The Loose Ends

This is how people’s lives often feel:


And this is how my life feels:


Notice there is a difference.

I create lots of projects, here represented by clubs. And I make many friends. And have several hobbies. And several writings. And several coworkers. And dance partners. Movies, foods, lovers, and partnerships, you name it, I have lots of that thing.

Then I stack them on Wunderlist – a to do list app – ordered by expected value per hour.

Not value in money, of course. Money value is the amount society cares for a thing. I care way more about some things than society. Those are the ones I can buy from it, since, to me, they are cheap. Then there’s the other ones, those society won’t sell me for the price I want to pay, so I let it keep them.

So my to do list is in value for me. I translated it into┬áCaleiro┬ádollars per hour, just because units of value are ordinal preferences, and I might as well shortcut the path by tying my order to the amount I value the US dollar. So at the end of the day, it is ordered in subjective value per hour, but the unit is US dollar, meaning “the amount I currently care about 1 US dollar”.

Creating a to do list was a solution to the problem of juggling too many clubs.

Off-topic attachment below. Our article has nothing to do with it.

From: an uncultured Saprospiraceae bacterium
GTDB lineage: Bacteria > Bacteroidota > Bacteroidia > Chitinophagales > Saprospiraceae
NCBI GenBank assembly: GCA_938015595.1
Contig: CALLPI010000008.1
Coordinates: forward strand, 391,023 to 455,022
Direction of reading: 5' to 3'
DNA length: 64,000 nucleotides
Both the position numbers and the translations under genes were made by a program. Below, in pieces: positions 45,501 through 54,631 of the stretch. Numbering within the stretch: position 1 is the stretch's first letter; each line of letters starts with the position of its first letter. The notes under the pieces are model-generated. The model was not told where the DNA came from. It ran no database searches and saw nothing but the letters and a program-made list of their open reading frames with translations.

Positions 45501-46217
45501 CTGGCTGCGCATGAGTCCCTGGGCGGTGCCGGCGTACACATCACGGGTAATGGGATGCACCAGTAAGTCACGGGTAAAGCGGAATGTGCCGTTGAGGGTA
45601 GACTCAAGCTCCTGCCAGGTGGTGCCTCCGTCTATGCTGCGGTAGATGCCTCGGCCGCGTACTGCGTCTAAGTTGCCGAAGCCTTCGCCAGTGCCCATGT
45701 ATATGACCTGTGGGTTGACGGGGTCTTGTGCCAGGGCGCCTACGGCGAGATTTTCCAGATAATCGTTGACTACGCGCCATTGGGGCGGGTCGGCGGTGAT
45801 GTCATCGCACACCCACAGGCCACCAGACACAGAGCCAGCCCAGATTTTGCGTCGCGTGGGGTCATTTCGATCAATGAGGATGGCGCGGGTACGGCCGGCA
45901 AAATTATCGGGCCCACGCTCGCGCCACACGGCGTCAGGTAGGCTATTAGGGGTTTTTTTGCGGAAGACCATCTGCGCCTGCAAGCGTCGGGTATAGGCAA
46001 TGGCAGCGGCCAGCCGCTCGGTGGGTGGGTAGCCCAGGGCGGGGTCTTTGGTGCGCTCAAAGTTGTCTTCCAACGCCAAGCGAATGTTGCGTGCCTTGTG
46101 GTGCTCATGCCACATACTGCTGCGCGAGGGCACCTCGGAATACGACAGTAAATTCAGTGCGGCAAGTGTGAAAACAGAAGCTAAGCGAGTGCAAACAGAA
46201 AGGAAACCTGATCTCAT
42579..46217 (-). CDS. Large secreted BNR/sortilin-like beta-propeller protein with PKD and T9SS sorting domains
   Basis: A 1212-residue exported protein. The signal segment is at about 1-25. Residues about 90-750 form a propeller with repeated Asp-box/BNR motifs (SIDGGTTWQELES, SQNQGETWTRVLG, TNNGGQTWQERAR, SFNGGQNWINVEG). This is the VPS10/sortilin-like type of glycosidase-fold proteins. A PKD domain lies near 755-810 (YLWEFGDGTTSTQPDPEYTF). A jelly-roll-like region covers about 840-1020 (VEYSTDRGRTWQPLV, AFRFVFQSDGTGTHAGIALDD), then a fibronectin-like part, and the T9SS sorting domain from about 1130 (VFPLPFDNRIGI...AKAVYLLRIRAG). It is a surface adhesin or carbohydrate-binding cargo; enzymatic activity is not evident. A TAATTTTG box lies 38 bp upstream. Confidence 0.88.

The problem now is different, as the stack of tasks has become so large that the prize at the end of a project, where most of its value lies, won’t ever be reached for most projects.

So the stack builds up faster, and the values, though accurate if I took a project to it’s conclusion, no longer reflect the value given the project will probably eventually become a lose end, not completely finished.

That means of course, my counterfactuals are wrong. Counterfactuals are the difference between doing and not doing a thing.

My counterfactuals are wrong because the difference between not taking that action is now no longer tied to the end of the project, but just to the action itself. It has lost it’s long term connection in virtue of the sheer number of other things also tied to long term value I have on stack. Most of them will not be finished.

This, of course, caused me to more and more take actions that are short term valuable. While most people who identify as Effective Altruists or rationalists are guilty of postponing their utilons into undetectable distances, a problem I struggled with myself in the past, I was now suffering from the reverse syndrome. Let us call it hippie syndrome, where my well designed rational to do long term expected value calculator was outputting “Do what will give you nearly immediate satisfaction.”

An entity designed meticulously, for years, to help me aid the future of humanity after I die, and guarantee prosperity and satisfaction to future me, was telling me to go the carpe diem way… What happened?

Maybe I’m juggling one too many clubs.





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